When things like this happen, positive things with happy endings, your friendly bartender often wonders why they do. Is it chance? he thinks to himself. Is it fate? he wonders further. Is there something else afoot which makes things occur? In short… what makes “A” lead to “B” and then come out “C”? For I know we’re all a part of the script, each with his own free will, but I wonder sometimes just who is doing the scripting...
The storm was pounding the streets and cars with no relief in sight, except for the protective canopy offered by an awning. Our awning. So she ran under the canopy, brushed off the excess water that had eluded her flimsy umbrella, then turned and noticed the restaurant looming behind her. Our restaurant. It was ten o’clock in the morning and the place was closed.
Should I? she thought, deciding whether or not to walk down the stairs. Or do I wait til the rain lets up and keep on moving?
Earlier that morning she had taken the subway down from the Bronx in hopes of finding a job, a job to supplement her higher hopes of college, and this was her second stop on her soaking wet quest. But in this case it wasn’t a choice but merely an accident. Like I said, we had an awning.
So, after a moment or two of deliberation, the young woman made a decision. She walked down the stairs, put her face to the window where she caught a glimpse of a bartender cutting fruit (Tom, our convivial day man), then noticed a doorbell just to the right of the door. But instead of pushing the button which would kick things into gear, she suddenly turned and ran back up the stairs. Why? Who knows? Perhaps in addition to a cold, wet head she’d suddenly acquired a case of cold, wet feet. But then something made her stop and reconsider this. (Was it “B” summoning “A” to move on to “C”?) So she walked back down the stairs and rang the door bell.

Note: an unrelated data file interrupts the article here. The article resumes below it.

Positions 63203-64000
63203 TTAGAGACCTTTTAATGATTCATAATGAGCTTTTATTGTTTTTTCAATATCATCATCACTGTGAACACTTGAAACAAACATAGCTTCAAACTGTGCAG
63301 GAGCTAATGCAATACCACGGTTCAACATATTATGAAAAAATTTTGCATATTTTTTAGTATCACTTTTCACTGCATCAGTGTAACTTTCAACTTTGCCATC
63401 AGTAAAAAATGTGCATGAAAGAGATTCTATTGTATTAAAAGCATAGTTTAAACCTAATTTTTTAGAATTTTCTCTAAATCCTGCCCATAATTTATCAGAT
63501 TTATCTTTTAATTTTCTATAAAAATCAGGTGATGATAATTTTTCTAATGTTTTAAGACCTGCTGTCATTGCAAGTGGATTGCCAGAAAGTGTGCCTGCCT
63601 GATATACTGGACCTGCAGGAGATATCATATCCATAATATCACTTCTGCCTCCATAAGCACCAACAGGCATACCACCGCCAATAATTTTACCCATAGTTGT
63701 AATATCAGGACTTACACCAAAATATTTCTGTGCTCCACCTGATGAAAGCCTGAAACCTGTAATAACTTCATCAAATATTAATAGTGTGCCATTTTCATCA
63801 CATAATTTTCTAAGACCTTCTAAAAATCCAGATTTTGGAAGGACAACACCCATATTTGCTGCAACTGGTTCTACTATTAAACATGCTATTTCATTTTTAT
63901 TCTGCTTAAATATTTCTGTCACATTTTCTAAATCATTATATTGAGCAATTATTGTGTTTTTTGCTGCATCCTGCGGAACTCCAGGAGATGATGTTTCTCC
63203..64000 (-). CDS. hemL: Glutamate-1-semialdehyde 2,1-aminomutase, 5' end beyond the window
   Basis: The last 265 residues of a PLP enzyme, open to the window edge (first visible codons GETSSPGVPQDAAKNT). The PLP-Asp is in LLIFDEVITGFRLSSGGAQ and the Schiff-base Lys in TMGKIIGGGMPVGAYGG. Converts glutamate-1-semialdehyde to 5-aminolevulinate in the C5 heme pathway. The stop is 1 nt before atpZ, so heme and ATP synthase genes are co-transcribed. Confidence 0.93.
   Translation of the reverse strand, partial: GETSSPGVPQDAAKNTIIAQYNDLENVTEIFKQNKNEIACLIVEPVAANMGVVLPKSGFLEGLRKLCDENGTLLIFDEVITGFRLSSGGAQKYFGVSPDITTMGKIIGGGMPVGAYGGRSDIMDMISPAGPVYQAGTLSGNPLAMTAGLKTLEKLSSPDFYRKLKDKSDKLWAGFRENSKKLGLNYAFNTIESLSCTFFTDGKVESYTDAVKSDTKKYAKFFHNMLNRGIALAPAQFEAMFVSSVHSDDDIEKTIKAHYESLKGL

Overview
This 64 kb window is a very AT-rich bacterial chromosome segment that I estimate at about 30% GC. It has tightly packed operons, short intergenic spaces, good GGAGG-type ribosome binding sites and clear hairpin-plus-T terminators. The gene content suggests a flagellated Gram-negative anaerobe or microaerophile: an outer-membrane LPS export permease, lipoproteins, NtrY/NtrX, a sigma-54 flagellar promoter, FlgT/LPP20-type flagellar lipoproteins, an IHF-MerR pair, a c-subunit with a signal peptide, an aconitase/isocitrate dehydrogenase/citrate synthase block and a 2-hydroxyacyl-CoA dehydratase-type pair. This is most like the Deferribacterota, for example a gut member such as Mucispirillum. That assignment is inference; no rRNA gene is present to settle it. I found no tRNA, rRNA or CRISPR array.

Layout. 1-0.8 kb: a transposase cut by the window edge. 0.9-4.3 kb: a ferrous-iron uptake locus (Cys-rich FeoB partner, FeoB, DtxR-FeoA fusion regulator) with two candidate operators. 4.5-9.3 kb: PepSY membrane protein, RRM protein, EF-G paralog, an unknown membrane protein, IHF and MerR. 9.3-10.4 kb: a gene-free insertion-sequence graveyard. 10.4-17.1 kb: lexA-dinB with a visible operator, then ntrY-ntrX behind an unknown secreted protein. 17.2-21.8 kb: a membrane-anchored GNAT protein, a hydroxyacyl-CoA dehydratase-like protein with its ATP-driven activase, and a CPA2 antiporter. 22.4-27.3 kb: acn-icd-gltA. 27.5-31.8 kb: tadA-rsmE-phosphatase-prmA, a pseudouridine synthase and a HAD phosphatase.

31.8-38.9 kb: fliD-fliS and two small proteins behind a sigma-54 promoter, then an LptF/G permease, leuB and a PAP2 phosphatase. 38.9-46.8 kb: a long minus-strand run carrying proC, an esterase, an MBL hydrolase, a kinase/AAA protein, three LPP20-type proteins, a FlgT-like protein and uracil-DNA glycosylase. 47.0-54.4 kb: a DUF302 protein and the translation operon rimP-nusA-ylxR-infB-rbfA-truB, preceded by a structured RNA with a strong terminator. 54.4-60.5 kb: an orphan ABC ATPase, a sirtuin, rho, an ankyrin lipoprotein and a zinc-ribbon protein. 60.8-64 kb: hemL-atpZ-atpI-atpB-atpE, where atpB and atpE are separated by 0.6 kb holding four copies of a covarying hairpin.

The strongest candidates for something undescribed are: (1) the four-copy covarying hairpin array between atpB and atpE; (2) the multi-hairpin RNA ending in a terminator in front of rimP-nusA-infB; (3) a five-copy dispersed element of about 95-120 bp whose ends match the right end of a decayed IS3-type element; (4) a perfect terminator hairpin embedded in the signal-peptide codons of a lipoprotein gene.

What the hell is this about? thought Tom looking up from his surgery, catching a glimpse of the girl who was ringing the bell. That poor little thing looks like she washed ashore, he mused. He then walked from behind the bar and opened the door.
“Can I help you?” he asked, observing this sweet young waif with the big brown eyes.
“Maybe,” she said, “I’m looking for job.” She spoke with a Spanish accent in high pitched tones. A little girl’s voice. A voice that passed through a smile as wide as the moon.
“What kind of job?” asked Tom, smiling right back at her.
“I don’t know, anything. I looking for anything.”
“Hmmm,” he muttered, “do you know how to make salads and sandwiches, Miss?
Bigger smile! “Sure, I can do this… I can make a sandwich and a salad.”
At the first stop she had made that day in a restaurant a few blocks away, she was offered a cashier’s job she didn’t want to take. It wouldn’t pay enough. So this was a nice step up and a lot more challenging. And her eager eyes reflected that.
“But have you ever done it in a restaurant before?” pressed Tom.
“Ah, no, not in a restaurant, Sir, but I know I can do this!” And Tom believed her.
“Well come on in and dry off,” he said, “and let me find the boss and see what we can do.” Then he opened the door and escorted her in where she took a seat near the bar and awaited her interview. Still dripping wet.
“Hey, Boss,” barked Tom into the intercom line to the office, “there’s someone down here I think you might want to meet.” Tom had a good feeling about the girl even though she had no experience, and figured the boss would see and feel the same thing. And the timing was perfect.
For it turns out that just the day before our owner had placed an ad on Craigslist looking for a “garde manger”, which are fancy words for “salad man” but entails much more than salads, so the timing couldn’t have been better if this young woman planned it. It was just a matter of whether she could do the gig.